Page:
When a prospective employee social media search is conducted, it should be under guidelines established by the company, which will directly outline the parameters.  It should either be conducted by one individual (such as the HR Director) or by a small group of individuals who are directly responsible for the hiring of the position in the company.   It should not be a time of an employee free-for-all to see who can find the most information the quickest.   In addition, an employer must avoid obtaining this information utilizing deception.   For example, creating a fictitious character and then having the prospective employee “friend” the character in order to gain access to information is problematic and should be avoided.

Current Employees

Often employers are caught in the crossfire when an Internet “scandal” occurs involving an employee.   The best defense in this situation is a good offense.

First, employee handbooks and employment agreements should include sections and provisions concerning an employee’s conduct.   Emphasizing that as an employee they are representing the company and that certain negative actions and behaviors will have a detrimental effect.   As such, negative actions and behaviors both inside and outside the workplace may directly impact their employment and be a cause for termination.   Putting an employee on notice from the start is both an effective deterrent and affords protection for the employer if something does occur.

Second, if a negative event has occurred, the company should have written procedures in place for a quick investigation and determination of what is to happen next.   In addition, these procedures should designate certain company personnel to quickly investigate and address the issues as quickly as possible.   The Internet works at the speed of light with a ripple effect that can turn into a tsunami if a company does not address a situation quickly and effectively.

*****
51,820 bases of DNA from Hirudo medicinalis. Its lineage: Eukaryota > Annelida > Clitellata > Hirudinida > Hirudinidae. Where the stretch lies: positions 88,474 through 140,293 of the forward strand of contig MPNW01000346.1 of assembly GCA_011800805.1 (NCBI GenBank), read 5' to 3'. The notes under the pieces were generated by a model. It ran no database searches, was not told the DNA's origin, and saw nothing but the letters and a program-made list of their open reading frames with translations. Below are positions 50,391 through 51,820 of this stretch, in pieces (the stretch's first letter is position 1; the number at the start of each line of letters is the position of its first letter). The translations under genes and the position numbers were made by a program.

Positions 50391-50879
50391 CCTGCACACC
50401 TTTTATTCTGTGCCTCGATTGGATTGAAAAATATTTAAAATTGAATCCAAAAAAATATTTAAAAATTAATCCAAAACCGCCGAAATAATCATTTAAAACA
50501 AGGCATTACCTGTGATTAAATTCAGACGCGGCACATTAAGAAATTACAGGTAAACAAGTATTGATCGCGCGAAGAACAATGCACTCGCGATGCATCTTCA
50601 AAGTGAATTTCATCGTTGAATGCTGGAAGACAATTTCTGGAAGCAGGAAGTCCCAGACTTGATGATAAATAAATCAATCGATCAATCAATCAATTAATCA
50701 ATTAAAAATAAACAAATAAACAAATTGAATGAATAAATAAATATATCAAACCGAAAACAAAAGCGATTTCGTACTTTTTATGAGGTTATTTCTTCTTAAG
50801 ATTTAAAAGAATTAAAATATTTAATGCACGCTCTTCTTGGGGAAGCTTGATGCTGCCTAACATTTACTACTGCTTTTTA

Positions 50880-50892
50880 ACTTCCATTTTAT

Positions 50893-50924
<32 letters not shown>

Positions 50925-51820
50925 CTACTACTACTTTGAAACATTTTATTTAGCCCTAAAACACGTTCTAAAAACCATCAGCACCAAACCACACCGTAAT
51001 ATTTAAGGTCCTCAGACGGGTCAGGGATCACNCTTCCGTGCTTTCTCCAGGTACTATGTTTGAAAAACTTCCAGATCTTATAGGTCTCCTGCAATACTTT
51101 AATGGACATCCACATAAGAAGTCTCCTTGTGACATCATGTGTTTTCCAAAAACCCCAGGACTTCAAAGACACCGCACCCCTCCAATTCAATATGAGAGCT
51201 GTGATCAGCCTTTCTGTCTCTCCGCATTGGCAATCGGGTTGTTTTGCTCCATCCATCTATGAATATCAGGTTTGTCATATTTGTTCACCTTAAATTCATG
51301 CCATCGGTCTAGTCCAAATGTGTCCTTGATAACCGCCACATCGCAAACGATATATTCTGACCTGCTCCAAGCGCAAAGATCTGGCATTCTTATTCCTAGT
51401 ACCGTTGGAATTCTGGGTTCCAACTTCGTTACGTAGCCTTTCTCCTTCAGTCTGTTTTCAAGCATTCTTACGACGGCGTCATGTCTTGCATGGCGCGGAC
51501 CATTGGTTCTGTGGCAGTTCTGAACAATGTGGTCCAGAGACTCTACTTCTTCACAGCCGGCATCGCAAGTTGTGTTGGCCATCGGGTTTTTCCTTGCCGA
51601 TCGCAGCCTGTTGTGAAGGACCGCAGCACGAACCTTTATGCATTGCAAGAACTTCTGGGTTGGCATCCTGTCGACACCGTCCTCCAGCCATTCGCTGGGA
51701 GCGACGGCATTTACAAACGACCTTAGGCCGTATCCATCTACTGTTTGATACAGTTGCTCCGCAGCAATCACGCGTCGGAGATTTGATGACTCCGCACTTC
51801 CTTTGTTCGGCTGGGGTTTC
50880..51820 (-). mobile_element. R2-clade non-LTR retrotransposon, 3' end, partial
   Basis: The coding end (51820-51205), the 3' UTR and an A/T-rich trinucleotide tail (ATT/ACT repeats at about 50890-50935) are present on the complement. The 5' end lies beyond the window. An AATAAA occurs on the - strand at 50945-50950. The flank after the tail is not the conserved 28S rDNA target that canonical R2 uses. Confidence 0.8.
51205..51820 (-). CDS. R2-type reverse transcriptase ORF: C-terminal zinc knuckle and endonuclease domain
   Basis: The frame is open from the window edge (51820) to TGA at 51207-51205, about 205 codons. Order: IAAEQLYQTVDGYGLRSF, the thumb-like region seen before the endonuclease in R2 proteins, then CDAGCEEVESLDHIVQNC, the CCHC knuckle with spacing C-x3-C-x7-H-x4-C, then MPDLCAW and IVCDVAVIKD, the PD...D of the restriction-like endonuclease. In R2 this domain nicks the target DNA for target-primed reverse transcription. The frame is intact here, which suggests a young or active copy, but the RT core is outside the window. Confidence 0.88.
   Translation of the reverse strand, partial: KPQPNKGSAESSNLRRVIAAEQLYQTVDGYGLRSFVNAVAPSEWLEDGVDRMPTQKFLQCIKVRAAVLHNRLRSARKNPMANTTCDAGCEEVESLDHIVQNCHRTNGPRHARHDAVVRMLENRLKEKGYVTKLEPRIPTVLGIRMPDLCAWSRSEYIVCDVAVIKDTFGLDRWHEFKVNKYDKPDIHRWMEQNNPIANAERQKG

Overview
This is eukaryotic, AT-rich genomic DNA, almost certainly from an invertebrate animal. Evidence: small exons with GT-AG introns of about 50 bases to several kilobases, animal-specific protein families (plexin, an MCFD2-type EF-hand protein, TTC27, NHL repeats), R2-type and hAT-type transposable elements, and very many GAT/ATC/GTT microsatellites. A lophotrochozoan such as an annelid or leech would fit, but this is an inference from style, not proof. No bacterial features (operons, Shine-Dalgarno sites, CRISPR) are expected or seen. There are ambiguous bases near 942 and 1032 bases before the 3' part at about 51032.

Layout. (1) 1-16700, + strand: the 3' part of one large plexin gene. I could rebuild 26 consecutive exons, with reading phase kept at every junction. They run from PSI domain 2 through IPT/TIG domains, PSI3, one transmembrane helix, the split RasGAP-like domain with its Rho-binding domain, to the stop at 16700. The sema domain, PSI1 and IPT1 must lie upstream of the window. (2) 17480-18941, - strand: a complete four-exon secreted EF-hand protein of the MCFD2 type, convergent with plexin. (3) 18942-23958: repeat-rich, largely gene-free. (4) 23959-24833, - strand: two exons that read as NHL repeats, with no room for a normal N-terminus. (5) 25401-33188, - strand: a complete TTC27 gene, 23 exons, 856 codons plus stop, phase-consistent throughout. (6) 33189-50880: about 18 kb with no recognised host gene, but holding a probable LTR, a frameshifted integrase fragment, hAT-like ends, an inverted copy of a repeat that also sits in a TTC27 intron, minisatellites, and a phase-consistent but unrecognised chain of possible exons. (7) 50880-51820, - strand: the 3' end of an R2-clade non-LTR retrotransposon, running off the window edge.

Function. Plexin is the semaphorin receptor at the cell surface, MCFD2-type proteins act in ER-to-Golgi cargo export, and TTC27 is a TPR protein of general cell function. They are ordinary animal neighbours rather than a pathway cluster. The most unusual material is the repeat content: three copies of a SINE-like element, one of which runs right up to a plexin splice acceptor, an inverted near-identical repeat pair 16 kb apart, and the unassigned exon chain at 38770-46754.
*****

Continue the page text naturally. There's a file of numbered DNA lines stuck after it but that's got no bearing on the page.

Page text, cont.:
In addition to the circumstances discussed above, sometimes employers learn of the actions of employees through social media that may not involve a “scandal.”  Nevertheless, these actions impact the company and can create personnel issues.   This below example, that I have heard of more than once, outlines this situation:

An employee contacts his/her employer (usually outside of business hours) notifying that a family member is facing a medical or other crisis.   As such, he/she must take several days off to travel across the country to take care of the crisis.   The employer accommodates the request and makes arrangements for others to complete the work previously assigned to the absent employee.   Shortly thereafter, the employer discovers (usually by information from other employees) through social media sites that that employee is not taking care of a family crisis.   Instead, he/she lied about the crisis and is in Mexico with their significant other on vacation.

Under this example, the employer is within its rights to trigger their investigation process and to determine whether termination is necessary.   The primary consideration is to follow the policies and procedures that are in place.

Conclusion 

In the fast-paced social media climate that is now in existence, a business needs to be aware of its impact on employees.   A business with established principles and guidelines in place for these occurrences (and to prevent troublesome employees  from being hired in the first place) will both allow for these matters to be properly investigated and also avoid running afoul of statutory mandates.